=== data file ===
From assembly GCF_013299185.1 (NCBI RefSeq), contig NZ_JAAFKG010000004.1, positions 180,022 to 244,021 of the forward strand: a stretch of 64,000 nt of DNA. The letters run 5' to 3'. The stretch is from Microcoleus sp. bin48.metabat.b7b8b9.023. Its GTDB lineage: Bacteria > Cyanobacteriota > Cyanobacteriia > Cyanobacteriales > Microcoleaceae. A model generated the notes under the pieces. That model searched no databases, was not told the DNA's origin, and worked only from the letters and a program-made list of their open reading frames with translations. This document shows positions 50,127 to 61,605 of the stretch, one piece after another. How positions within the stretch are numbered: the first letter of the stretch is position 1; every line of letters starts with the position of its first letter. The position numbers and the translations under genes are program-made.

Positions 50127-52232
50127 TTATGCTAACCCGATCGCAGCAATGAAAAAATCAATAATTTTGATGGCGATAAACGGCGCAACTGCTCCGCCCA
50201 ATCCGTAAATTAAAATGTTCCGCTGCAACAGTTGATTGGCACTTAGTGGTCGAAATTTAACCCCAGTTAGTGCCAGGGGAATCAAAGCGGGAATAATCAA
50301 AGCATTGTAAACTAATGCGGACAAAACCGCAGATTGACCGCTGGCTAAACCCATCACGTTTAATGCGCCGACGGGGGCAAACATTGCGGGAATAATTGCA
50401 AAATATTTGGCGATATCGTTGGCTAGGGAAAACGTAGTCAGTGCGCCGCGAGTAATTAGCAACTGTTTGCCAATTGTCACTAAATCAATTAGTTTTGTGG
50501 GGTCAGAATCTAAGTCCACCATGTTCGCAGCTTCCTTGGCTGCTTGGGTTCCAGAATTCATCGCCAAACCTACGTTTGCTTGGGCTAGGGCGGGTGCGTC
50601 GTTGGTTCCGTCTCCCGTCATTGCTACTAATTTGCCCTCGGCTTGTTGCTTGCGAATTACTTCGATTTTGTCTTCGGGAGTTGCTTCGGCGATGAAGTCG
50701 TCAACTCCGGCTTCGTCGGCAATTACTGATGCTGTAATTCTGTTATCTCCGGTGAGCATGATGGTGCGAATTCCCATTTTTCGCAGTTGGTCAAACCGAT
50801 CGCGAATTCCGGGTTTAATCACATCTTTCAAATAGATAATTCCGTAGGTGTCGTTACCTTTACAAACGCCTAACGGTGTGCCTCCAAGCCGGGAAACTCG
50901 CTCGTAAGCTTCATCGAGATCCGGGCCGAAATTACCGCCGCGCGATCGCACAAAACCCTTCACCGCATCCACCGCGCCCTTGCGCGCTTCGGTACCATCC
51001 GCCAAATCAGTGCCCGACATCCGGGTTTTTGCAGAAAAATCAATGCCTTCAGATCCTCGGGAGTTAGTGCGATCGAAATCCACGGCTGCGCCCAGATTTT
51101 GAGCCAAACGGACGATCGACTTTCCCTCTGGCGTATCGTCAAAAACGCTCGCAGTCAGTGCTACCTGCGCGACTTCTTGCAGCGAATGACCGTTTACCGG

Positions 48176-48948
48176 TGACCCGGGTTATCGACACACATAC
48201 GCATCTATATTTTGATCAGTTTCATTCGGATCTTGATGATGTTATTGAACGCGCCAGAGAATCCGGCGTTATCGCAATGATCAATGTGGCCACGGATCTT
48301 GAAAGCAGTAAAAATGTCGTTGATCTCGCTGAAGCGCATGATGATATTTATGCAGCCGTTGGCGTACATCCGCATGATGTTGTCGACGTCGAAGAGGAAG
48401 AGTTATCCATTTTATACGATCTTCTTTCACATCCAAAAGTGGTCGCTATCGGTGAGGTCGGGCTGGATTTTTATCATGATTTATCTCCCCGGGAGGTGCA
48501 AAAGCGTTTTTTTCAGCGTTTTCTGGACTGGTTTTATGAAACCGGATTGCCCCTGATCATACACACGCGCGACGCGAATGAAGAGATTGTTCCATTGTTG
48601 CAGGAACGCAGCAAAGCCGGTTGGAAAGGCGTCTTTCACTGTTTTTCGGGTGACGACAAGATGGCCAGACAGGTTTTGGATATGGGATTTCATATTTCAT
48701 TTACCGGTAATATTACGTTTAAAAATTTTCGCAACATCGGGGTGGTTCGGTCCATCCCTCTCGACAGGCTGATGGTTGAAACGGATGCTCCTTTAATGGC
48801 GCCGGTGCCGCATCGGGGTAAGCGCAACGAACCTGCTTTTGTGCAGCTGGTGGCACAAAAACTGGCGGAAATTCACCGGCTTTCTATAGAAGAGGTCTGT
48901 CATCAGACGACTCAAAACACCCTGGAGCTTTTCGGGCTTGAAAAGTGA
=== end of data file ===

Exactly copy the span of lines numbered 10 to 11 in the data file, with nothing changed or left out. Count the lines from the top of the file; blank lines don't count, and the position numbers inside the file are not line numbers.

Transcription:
50801 CGCGAATTCCGGGTTTAATCACATCTTTCAAATAGATAATTCCGTAGGTGTCGTTACCTTTACAAACGCCTAACGGTGTGCCTCCAAGCCGGGAAACTCG
50901 CTCGTAAGCTTCATCGAGATCCGGGCCGAAATTACCGCCGCGCGATCGCACAAAACCCTTCACCGCATCCACCGCGCCCTTGCGCGCTTCGGTACCATCC